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From Cyprus with Love – the latest Eurozone crisis

Tony Bradley Thursday 21 March 2013

Rev'd Tony Bradley, Director of the SEED (Social and Ethical Enterprise Development) Centre at Liverpool Hope Business School looks at the situation in Cyprus as it unfolds.


The problem with earthquakes is that you never know whether the latest seismic activity is an aftershock of the previous main event or the forerunner of the next catastrophic quake.  It is much the same with banking crises.  But, let’s think of a more positive scene.

Imagine Tatiana Romanova (Bond girl in From Russia With Love, aka Daniela Bianchi) emerging onto a sun-drenched Mediterranean beach, rather like Ursula Andress (Honey Rider, Dr No!), at Aphrodite’s Rock, on the coastal road to Paphos.  She hops into James’ Alfa Romeo for a quick dash to the millionaire playground of Pissouri Beach.  “Hold on, darling, I must just nip to the ATM to get some cash for a spot of lunch and a vodka martini”.  But, Bond is both shaken and stirred to discover the hole-in-the-wall has a simple notice: “cash unavailable due to bank closure”.  Cut!
Let’s remember some of the timeline that had brought Bond to this apocalyptic moment:

2004 – Cyprus joins the Euro, as the Zones richest country, per capita.  But, over the next years, a mix of over-heating Russian investments (Roman Abramovic based his mining empire in Cyprus, as a lead for a bevy of Russian billionaires) and loans to bail-out Greek debts, sees public debts mount.

September, 2011 –agencies downgrade Cypriot credit rating after Naval Base explosion, long-term yields on Cypriot bonds top 12% (7% is usually regarded as tipping into unsustainability).

October, 2011 – Cyprus enters pact with Athens to reduce value of Greek debts by 70%, creating 4BN euro haircut (losses) in Cypriot bank deposits.

January, 2012 – Cypriot debt has reached 90% GDP (UK is currently c 71%), in a banking-dependent economy, and is reliant on $3.3BN Russian emergency credit (at 4.5% yield) to bridge the crisis.

March, 2012 – Moody’s downgrades Cypriot credit to ‘junk status’ because of level of indebtedness to Greek credit-default swaps (CDSs); 25 June – Fitch does the same (BB+) disqualifying Cyprus from receiving collateral via the European Central Bank (ECB).

25th July, 2012 – Troika issues terms of its bailout deal to Cypriot Government, negotiations continue until 30 November, when massive public sector cuts to civil service, pensions and welfare benefits alongside VAT increases on the usual suspects, plus property (affecting rich Russian and northern European villa owners) and health care charges (affecting the poorest Cypriots) are announced.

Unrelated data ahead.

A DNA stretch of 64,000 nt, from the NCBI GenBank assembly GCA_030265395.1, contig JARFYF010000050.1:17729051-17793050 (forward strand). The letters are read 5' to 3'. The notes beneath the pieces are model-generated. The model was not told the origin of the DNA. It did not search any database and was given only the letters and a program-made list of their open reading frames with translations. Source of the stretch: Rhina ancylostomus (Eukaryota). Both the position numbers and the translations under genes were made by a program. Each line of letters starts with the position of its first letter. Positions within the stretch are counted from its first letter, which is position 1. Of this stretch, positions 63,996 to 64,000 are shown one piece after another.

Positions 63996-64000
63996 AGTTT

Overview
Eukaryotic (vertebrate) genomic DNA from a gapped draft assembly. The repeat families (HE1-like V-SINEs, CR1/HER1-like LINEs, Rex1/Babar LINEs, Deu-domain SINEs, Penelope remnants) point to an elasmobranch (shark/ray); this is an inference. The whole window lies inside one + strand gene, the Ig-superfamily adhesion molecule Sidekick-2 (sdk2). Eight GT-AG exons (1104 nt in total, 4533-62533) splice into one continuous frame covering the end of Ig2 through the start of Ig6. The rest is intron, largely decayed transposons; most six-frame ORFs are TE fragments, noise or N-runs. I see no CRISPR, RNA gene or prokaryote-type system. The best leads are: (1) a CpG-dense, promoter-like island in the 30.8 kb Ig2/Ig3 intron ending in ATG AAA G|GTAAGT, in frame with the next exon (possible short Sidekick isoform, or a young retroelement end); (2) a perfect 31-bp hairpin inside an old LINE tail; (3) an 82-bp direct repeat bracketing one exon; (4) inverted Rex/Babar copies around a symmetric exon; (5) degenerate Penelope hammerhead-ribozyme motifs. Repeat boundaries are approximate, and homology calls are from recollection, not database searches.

Nov-Dec, 2012 – protests, marches and riots in Nicosia, Limassol, Larnaca, Paphos  and outlying towns spark civil unrest.  Massive public outrage at the extent of “European intervention in Cyprus’ sovereign affairs”, closely observed in Brussels, London and Moscow.

16th March, 2013 – EU and IMF agree a 10BN euro deal with Nicosia (5th such, after Greece, Ireland, Portugal and Spain), with conditions of a one-off bank deposit levy (wealth tax) of 6.7% on savings deposits up to 100K Euros and 9.9% for higher savings.  The cry of pain reverberates from behind gated mansions in Moscow, Paris and Berlin (not to mention London, where Commander Bond lives). Savers will receive compensatory bonds in Cypriot banks (thanks!) whilst withdrawals from accounts, to avoid the tax, are frozen (ouch!).

19th March, 2013 – Cypriot Government rejects the terms, under ostensible pressure from Moscow (36 votes against, 19 abstentions, 1 not present, 0 votes in favour).

20th March, 2013 – World financial opinion pronounces on European Plan:  2008 amnesia, looney-tunes policy is “like hanging a sign on the bank door saying ‘your money is no longer safe in here’ (Art Cashin – yes, really  – Director of Market Floor Operations, UBS).  Instead of doing what Alistair Darling did in the wake of Northern Rock, which was to immediately underwrite all savings, to protect confidence, Europe has done the complete opposite.  This means a bank run is highly likely (inevitable?) when the banks re-open in Cyprus on Tuesday.

So, it isn’t, actually, very funny.  Unlike our fictional hero, most ordinary Cypriots can’t hop onto a private jet, with most of their savings intact.  Nor does it spell much good news for other small countries considering joining the Euro.  The tactics of Berlin and Brussels look shoddy and betray a lack of options. 

This leads to the conclusion that there is a real potential for contagion to take place. What is the indebtedness of bloated Cypriot to smaller Portuguese, Spanish and Italian (as well as Greek) banks?  Will the citizens of all these countries feel at ease, as Cypriots are threatened with losing 7% of their savings, as the only, or first, such action?

This afternoon (March 21st, 16:00 GMT) there are emotional scenes outside the Cypriot Parliament, whilst depositors in Laiki Bank (Cyprus’ second largest) queue to take money out of ATMs. At 18:00 GMT European Finance Ministers meet. The bond at risk is not James or even Governments’, but the bond of trust between citizens and their political leaders in many smaller European nations. And we can’t say what earthquake that may trigger and where it will end.

 

 

 

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